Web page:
Running away isn’t going to solve anything. Jumping from one broken relationship to another won’t make things better. You have to make things better. No one said it would be easy. But things do get better. It takes a lot of courage to change but there’s no other way.
October 28, 2010
In a recent interview, his holiness was asked what the key to happiness was. (What else are you going to ask him?) According to the DL, it isn’t educational success or financial success. The key to happiness is compassion, empathy for other human beings. I guess this isn’t a real shocker. He is the Dalai Lama after all. He’s not going to say that it’s all about the Benjamins. Even though most of his buddies are rich Hollywood types. Is the DL over-simplifying life? Probably, but maybe simplifying life is the key to happiness too.
But he makes a good point. If you’re the type of person who treats people badly, you’re probably not a very happy person. If, in your pursuit of success, you leave people in your wake then you are creating an aura of misery. And misery always finds a way of coming back to you. Your conscience always finds a way of haunting you. Karma is a bitch. That’s my quote, not the Dalai Lama’s.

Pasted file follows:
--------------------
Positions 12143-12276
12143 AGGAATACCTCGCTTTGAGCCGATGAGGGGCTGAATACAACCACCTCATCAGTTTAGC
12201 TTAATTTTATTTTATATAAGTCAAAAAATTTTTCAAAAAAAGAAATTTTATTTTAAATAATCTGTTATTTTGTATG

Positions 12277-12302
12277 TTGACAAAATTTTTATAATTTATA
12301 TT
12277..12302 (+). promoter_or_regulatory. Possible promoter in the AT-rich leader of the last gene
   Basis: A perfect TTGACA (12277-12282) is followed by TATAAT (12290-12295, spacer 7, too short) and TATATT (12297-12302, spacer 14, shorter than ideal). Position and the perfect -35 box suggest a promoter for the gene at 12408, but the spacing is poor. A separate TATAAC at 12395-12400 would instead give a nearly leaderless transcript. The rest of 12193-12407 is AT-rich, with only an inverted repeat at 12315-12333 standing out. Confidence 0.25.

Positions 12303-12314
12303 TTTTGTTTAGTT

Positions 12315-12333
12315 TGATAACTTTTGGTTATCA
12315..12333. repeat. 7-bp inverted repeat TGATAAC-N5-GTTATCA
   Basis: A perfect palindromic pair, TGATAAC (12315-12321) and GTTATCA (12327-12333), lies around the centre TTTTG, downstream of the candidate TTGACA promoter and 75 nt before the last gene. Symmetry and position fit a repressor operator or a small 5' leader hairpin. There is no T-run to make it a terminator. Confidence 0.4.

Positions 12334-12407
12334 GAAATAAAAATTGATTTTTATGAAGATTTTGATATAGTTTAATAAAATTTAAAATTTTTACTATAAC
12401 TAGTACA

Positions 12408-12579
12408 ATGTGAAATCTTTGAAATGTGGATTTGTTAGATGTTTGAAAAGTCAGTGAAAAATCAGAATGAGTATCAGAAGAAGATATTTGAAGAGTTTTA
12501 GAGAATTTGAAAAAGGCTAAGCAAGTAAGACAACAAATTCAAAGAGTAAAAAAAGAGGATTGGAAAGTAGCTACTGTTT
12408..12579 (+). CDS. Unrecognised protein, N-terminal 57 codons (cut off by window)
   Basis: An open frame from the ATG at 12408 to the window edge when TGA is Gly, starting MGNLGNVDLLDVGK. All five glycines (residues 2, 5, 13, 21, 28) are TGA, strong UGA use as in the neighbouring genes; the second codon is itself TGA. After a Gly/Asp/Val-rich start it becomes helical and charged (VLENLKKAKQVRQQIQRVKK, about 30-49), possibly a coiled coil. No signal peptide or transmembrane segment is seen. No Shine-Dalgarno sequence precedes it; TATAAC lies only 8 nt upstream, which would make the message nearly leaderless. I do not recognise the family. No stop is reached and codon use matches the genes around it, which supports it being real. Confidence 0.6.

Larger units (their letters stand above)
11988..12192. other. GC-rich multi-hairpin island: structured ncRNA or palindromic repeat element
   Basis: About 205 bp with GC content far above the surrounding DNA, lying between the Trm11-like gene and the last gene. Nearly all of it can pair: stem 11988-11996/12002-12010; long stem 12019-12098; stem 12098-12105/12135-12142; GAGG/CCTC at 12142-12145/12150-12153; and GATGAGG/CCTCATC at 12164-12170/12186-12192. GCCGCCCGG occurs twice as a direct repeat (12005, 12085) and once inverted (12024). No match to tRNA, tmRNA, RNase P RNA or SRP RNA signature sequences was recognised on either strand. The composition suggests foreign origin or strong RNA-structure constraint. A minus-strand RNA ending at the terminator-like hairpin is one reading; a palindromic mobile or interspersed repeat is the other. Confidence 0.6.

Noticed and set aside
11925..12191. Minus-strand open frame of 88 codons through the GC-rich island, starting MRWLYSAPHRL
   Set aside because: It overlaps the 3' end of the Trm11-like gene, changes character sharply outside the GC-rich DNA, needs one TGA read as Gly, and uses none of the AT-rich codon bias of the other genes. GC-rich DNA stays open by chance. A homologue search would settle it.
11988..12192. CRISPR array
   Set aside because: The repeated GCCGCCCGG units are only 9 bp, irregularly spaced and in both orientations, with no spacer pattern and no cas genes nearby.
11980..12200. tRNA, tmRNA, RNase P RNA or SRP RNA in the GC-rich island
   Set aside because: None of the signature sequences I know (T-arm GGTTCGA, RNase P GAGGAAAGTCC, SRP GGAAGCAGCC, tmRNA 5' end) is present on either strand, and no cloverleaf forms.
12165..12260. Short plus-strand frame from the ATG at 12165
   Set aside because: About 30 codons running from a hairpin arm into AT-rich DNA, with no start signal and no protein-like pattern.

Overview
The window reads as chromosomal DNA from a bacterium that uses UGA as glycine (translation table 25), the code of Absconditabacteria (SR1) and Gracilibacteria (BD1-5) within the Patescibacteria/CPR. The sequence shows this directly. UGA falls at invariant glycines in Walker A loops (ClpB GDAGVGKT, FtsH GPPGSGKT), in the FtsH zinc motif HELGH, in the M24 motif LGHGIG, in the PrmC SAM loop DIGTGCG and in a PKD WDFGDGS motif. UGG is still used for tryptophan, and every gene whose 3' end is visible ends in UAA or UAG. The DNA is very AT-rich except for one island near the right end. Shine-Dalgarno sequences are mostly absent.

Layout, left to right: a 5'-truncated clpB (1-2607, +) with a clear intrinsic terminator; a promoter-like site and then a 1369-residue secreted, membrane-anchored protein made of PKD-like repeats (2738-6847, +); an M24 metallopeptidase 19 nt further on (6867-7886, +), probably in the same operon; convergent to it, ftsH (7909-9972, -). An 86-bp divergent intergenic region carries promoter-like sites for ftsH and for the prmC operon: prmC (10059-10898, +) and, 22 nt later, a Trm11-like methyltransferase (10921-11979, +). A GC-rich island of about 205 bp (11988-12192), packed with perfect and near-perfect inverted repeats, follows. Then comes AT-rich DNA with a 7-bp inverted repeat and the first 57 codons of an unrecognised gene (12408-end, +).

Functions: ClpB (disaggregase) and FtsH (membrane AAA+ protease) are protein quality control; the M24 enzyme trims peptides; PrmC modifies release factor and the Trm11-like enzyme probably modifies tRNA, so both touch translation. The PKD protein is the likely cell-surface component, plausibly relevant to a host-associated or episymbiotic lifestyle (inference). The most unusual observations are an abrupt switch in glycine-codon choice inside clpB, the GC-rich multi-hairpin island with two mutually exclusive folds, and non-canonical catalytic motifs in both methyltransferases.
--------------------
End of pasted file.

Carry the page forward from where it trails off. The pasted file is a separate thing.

October 22, 2010
I just read an article, where a film director/friend said Lindsay was not happy about being ordered to rehab. Awww. Dear Lindsay, just be glad you weren’t sentenced to prison time. Instead you get to spend time in lovely Rancho Mirage. But Lindsay wanted everybody to know how rough she has it and that she is “not at a spa”. You’re not suppose to be happy my dear LiLo, you’re suppose to be sober. You should thank the judge for saving your life. But Lindsay is complaining that this stint in rehab will cause her financial hardship. She has money for a limitless supply of Blow, but she doesn’t have money to clean up her life.